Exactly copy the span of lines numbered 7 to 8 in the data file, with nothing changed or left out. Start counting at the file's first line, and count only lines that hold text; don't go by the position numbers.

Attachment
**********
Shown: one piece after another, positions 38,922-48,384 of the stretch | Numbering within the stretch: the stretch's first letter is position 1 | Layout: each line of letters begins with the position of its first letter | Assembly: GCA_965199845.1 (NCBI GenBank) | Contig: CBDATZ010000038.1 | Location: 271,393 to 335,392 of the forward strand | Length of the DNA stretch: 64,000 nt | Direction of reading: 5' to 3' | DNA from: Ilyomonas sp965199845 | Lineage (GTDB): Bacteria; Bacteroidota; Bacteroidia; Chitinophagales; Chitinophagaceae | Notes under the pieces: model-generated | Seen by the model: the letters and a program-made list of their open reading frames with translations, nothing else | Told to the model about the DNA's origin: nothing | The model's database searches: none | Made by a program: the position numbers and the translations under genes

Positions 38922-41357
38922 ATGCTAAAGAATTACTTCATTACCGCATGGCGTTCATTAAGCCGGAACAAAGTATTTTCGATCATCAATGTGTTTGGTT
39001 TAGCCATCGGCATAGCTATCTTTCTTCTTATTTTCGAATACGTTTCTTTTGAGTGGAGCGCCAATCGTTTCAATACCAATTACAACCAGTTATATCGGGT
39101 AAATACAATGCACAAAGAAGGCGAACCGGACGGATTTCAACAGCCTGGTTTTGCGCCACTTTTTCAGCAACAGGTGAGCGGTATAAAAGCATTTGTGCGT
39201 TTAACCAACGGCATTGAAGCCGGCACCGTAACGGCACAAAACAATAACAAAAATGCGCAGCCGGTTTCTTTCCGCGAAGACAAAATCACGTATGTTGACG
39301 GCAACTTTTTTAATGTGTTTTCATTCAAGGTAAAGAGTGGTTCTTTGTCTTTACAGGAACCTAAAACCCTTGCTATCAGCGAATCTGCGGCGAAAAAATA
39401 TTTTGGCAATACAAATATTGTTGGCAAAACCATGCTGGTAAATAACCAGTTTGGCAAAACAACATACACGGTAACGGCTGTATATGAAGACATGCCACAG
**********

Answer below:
39301 GCAACTTTTTTAATGTGTTTTCATTCAAGGTAAAGAGTGGTTCTTTGTCTTTACAGGAACCTAAAACCCTTGCTATCAGCGAATCTGCGGCGAAAAAATA
39401 TTTTGGCAATACAAATATTGTTGGCAAAACCATGCTGGTAAATAACCAGTTTGGCAAAACAACATACACGGTAACGGCTGTATATGAAGACATGCCACAG